I am a graduate student at a university in California. The university is planning a policy change which will require me to use a "hardware token" (a little device which generates one-time passwords) to login to any university online resources, including the services which allow me to view and pay bills. I find this rather concerning, because I often find myself needing to access university resources at unpredictable times, and I cannot guarantee that I will have the hardware token available when I need it. Do I have a legal grounds for complaint?

It seems to me that if it were legal to require people to use hardware tokens for accessing and paying bills, then everyone would do it (e.g. banks). But it is quite unreasonable to expect people to have hardware tokens for every service they use.

To be clear, I'm not proposing to sue my university, only to complain and encourage them to provide alternatives to the hardware token.

  • 9
    You should be happy that your university is increasing their security profile as you are a direct beneficiary. All too often I deal with the opposite view through the telescope where people are victims due to lax security standards (e.g. Equifax with more than 143 million victims). Also consider that this token regime is de rigueur with many European banking institutions. The minor inconvenience is no longer perceived by their customers due to the recognized enhanced security of their assets and private information.
    – Glenn W9IQ
    Mar 8, 2018 at 1:08
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    Hardware tokens for generating one-time passwords have been around for 20+ years. (I've been using one to connect to the VPNs at work since 2000.) "I find this deeply concerning, because I cannot guarantee that I will have the hardware token available when I need it." Are you deeply concerned because you cannot guarantee that you will always have your car keys when you need to drive the car? Or your apartment keys when you need to go home?
    – RonJohn
    Mar 8, 2018 at 1:39
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    Your university likely requires you to use some kind of token (student ID card, keys, etc...) to access certain buildings, labs, offices, etc... That's equally concerning, because you cannot guarantee that you will have it with you when you need it, but the university expects you to make due. Why doesn't the same apply here? Mar 8, 2018 at 3:02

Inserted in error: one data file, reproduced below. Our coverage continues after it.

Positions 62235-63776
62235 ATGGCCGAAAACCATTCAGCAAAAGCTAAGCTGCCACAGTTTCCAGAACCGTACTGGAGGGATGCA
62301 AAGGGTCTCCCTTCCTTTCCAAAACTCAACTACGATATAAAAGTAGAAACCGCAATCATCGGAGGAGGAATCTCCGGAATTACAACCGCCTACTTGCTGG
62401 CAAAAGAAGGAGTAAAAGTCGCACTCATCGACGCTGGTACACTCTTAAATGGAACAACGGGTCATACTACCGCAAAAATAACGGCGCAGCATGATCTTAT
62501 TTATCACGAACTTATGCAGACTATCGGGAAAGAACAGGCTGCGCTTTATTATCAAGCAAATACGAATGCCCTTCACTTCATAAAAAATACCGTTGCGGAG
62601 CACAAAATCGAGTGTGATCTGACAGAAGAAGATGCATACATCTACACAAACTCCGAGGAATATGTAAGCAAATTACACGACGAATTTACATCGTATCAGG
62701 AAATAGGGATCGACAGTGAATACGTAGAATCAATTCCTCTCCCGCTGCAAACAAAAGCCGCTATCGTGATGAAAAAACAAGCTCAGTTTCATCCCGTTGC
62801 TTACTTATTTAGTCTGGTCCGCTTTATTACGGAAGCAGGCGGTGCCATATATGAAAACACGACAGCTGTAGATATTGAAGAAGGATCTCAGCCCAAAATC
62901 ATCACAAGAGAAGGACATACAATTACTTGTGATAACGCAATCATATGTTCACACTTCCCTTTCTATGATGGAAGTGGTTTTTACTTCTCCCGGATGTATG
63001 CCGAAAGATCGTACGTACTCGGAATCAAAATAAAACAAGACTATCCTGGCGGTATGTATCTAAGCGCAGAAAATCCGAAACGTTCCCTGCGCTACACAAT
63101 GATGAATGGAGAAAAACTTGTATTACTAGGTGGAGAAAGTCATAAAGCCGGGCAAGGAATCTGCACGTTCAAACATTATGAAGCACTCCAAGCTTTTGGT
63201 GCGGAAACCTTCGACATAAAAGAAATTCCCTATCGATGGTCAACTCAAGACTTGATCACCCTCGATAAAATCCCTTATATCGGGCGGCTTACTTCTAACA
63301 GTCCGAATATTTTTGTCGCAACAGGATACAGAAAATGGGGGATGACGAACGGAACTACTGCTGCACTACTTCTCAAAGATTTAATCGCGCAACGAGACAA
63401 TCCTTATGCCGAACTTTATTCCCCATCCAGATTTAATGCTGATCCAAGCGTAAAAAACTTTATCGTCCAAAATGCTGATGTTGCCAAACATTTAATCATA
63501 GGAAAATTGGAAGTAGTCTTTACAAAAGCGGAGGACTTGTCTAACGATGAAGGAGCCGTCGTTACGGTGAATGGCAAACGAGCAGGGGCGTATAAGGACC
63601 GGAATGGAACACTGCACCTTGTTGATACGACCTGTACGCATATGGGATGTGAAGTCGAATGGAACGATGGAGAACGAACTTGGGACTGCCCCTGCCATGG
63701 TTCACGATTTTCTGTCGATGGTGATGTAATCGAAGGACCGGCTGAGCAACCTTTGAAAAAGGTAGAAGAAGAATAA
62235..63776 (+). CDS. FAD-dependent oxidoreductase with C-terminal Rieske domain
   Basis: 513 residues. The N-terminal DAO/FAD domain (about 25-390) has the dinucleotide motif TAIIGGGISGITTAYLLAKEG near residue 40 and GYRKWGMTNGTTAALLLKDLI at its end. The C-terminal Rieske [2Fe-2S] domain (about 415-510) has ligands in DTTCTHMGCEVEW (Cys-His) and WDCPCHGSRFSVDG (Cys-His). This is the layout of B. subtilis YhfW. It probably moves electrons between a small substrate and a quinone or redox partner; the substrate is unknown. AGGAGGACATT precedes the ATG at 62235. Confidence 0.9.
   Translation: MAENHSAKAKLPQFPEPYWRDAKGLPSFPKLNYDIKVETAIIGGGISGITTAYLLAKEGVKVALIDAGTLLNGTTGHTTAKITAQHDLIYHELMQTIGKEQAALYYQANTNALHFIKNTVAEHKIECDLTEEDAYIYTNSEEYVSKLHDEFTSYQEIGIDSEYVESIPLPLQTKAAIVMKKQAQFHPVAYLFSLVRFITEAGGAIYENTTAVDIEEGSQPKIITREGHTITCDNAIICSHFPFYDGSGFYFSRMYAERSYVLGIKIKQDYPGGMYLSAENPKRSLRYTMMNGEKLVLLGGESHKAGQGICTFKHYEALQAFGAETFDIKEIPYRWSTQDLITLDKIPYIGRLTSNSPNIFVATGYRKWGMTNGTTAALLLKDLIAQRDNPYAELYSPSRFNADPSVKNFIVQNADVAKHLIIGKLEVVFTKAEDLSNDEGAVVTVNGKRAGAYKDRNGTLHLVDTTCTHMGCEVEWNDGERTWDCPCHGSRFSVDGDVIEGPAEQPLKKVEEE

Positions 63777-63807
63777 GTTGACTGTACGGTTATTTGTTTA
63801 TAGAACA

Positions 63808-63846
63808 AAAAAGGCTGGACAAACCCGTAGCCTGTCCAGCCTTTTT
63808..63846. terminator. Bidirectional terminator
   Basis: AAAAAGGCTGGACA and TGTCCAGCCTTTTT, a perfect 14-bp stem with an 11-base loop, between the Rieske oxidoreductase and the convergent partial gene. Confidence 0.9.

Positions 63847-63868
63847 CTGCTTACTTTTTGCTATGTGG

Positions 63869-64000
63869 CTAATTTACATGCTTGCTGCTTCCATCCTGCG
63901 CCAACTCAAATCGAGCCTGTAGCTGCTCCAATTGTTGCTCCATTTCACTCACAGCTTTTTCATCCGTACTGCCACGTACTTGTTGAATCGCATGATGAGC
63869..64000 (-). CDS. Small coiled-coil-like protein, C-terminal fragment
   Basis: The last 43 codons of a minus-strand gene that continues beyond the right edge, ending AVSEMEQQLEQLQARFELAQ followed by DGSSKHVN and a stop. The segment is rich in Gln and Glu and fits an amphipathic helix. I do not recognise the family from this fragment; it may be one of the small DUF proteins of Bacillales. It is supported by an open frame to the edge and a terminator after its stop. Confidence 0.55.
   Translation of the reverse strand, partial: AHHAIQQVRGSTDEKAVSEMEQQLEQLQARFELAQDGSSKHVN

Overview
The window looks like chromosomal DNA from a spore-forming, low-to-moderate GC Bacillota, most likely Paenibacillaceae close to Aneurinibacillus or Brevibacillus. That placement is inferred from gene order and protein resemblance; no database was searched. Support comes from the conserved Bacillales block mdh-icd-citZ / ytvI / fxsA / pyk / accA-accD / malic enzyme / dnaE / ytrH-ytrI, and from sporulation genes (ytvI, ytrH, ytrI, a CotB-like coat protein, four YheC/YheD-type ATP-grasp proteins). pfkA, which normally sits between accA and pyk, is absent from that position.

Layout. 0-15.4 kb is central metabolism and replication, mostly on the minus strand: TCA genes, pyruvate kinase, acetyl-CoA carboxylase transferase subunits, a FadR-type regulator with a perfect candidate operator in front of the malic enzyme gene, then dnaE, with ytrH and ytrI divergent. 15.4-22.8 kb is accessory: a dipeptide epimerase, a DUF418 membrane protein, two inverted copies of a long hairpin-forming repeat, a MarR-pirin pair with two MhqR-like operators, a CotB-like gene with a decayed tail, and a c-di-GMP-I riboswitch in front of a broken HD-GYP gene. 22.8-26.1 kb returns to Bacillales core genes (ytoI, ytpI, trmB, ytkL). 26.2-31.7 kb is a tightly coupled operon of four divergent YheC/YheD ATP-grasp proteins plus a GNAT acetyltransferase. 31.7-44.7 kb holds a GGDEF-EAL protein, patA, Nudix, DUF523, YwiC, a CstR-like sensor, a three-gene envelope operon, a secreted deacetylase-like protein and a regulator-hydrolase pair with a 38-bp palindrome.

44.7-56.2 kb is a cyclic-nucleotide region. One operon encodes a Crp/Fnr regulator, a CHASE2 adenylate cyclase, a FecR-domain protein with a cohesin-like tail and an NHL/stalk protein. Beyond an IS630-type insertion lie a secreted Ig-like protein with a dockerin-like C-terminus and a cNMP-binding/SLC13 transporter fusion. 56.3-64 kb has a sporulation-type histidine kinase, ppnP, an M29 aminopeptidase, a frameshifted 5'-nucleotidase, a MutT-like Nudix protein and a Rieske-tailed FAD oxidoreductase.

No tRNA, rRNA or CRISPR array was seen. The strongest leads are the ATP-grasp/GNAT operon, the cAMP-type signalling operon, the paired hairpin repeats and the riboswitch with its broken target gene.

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    "need to take the token with me everywhere." How often do you have to pay bills? (Maybe our definitions of "everywhere" are different.) "Bills can be due when I'm away from the university (e.g. over winter break)." So, bring the token home with you. Phone, drivers license, car keys, apartment key... you've got to carry them with you everywhere. The token (RSA?): not so much. And if you really do need to unexpectedly need to give money to the Uni at the drop of a hat... well, carry it with you.
    – RonJohn
    Mar 8, 2018 at 3:46
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    Some hardware tokens can be replaced with a phone app (e.g. Google Authenticator or similar). It might be worth asking if this option is available. Mar 8, 2018 at 12:29

3 Answers 3


There is little prospect for suing over this measure. The university has a legitimate interest in verifying that access to online systems is only granted to authorized users, and simple passwords are considered to be insufficient. (I don't intend to argue about password technology, I'm just making the observation that two-factor authentication is better than single-factor authentication). I have not encountered this requirements in US banks yet, but I have encountered it in Norway where an online transaction always requires with a password and a code generated by a gadget of the type you alluded to.

I surmise that your university mandates that all payments be done online, which means that you must have access to a computer in order to pay a bill. It is not reasonable to expect people to have a computer that is connected to the internet at all times, but it is reasonable (and often done, by universities) to expect people to be able to so connect some of the time. So likewise, it is not reasonable to expect that people will have their authentication gadget available at all times, but it will be available some of the time, and thus there is no insurmountable impediment to paying the bill (or accessing the library, or reading email...).

These gadgets do, however, potentially run afoul of ADA, but presumably they know that and can make accommodations.

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    I sincerely doubt that the university mandates that all payments be done online. There is almost certainly an office where one can pay one's bill with, e.g. a check. Otherwise a great answer +1.
    – sharur
    Mar 7, 2018 at 19:49
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    Pretty much every bank in the UK requires some form of two-factor authentication, although the exact method varies from bank to bank.
    – Tim B
    Mar 8, 2018 at 10:14
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    We have a similar system in Denmark for sites that require identification too: every government website, every bank website, and many other public-service websites use a login system that requires you to have a credit-card sized list of unique codes on you (with the option of using a code generator as described in OP).